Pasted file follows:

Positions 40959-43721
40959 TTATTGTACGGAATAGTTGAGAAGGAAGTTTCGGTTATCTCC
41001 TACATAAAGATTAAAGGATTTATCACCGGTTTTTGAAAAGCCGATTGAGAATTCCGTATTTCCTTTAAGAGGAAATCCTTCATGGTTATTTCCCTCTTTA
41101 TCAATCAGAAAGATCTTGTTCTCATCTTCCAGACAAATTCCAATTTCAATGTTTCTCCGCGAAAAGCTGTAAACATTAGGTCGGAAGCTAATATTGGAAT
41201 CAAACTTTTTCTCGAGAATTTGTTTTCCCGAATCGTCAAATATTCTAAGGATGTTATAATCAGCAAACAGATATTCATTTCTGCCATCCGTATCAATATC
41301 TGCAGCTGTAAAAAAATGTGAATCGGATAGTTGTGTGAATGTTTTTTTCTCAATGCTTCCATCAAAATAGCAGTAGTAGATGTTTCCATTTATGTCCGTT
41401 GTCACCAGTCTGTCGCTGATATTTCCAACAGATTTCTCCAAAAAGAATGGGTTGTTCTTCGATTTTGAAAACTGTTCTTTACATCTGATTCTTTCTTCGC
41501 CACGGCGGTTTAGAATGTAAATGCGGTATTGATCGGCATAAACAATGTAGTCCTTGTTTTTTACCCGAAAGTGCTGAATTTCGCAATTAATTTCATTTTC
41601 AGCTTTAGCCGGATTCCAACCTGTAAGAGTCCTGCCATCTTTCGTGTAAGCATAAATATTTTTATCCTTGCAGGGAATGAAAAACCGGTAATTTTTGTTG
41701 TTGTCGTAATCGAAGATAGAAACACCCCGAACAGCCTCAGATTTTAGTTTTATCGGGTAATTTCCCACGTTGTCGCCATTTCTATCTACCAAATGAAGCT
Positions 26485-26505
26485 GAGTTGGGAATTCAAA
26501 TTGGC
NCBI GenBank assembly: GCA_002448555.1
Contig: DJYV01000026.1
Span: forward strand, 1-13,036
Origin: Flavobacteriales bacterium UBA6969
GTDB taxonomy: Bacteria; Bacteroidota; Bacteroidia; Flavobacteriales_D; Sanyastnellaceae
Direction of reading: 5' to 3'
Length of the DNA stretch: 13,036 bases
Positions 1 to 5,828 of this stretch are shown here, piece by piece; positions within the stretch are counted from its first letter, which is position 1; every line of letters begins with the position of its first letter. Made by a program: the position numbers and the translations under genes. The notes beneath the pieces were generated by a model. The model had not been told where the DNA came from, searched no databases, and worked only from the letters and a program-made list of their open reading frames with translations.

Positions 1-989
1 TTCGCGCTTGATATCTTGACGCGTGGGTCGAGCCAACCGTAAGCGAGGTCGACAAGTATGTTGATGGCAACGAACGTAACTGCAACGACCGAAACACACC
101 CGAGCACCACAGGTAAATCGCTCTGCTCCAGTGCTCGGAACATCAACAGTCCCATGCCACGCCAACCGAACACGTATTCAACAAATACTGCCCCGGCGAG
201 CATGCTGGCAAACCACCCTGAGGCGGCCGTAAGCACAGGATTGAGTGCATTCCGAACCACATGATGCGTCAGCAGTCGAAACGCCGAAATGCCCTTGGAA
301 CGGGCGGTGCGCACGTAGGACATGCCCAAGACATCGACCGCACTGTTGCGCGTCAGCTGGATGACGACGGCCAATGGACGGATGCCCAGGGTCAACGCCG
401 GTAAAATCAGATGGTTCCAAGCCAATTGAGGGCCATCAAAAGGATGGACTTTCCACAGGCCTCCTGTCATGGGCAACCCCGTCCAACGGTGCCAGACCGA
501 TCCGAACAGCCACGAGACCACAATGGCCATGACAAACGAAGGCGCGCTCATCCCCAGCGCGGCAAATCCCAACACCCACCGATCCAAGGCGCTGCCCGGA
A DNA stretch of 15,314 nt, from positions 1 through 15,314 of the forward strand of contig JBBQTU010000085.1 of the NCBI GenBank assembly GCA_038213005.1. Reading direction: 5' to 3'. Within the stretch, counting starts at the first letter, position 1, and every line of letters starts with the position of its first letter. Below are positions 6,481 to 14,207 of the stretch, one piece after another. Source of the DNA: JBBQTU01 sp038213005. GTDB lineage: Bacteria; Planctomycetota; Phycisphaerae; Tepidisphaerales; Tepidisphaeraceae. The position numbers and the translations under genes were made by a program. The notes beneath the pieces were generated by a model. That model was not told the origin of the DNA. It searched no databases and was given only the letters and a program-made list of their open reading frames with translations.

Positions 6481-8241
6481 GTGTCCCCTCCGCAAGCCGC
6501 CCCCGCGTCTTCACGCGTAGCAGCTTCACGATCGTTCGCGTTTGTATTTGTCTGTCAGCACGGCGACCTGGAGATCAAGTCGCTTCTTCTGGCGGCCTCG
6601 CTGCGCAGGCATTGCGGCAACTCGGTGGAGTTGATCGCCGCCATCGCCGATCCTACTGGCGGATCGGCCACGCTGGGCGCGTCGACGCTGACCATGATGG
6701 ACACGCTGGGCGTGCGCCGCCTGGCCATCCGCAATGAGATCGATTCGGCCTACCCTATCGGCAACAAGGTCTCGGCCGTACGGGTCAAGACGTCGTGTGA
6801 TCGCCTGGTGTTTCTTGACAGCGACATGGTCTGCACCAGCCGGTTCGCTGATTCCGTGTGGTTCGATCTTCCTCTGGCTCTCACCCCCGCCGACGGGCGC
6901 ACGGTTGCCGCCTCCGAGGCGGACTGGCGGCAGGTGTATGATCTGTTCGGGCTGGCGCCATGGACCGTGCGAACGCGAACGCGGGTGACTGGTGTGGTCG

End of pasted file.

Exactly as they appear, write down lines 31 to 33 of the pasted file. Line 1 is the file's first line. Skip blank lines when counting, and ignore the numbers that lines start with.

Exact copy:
6481 GTGTCCCCTCCGCAAGCCGC
6501 CCCCGCGTCTTCACGCGTAGCAGCTTCACGATCGTTCGCGTTTGTATTTGTCTGTCAGCACGGCGACCTGGAGATCAAGTCGCTTCTTCTGGCGGCCTCG
6601 CTGCGCAGGCATTGCGGCAACTCGGTGGAGTTGATCGCCGCCATCGCCGATCCTACTGGCGGATCGGCCACGCTGGGCGCGTCGACGCTGACCATGATGG